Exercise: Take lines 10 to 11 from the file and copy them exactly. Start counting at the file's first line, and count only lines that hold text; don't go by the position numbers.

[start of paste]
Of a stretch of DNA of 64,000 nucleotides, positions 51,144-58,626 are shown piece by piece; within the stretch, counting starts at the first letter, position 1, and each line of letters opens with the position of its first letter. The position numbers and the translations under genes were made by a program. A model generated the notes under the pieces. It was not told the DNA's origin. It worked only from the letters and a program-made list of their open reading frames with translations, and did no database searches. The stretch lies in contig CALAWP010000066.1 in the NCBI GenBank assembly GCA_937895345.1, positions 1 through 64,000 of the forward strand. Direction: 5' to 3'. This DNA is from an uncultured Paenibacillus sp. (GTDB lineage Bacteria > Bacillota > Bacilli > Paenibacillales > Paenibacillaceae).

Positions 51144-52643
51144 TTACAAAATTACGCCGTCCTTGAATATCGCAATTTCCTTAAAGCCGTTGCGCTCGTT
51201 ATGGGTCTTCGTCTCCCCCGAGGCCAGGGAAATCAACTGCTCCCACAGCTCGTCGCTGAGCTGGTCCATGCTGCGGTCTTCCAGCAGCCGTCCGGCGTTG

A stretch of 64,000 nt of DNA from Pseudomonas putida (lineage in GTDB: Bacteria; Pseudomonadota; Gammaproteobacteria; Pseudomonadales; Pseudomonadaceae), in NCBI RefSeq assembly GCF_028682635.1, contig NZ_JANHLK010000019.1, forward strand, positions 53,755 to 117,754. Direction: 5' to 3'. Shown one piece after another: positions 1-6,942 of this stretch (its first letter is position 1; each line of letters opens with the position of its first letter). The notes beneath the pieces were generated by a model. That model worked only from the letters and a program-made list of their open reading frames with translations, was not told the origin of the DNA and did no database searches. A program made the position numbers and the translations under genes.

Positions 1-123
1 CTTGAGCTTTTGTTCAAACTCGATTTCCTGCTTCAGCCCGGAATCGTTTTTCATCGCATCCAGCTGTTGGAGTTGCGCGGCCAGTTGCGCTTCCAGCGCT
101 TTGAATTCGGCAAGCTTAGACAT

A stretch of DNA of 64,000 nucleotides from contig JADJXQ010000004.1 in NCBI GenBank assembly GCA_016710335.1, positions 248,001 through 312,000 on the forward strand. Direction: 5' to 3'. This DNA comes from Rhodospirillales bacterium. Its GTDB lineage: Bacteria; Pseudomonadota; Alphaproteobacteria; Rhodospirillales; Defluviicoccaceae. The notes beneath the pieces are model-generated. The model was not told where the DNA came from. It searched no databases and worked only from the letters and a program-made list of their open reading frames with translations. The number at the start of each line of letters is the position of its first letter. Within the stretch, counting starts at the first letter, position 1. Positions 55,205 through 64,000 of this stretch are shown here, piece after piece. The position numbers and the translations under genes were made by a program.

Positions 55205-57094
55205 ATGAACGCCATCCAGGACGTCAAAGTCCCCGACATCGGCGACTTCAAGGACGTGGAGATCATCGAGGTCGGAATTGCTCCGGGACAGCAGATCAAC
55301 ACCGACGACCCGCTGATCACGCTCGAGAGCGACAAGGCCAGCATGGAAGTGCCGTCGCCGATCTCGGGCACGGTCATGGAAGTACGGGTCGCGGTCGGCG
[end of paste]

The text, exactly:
Positions 55205-57094
55205 ATGAACGCCATCCAGGACGTCAAAGTCCCCGACATCGGCGACTTCAAGGACGTGGAGATCATCGAGGTCGGAATTGCTCCGGGACAGCAGATCAAC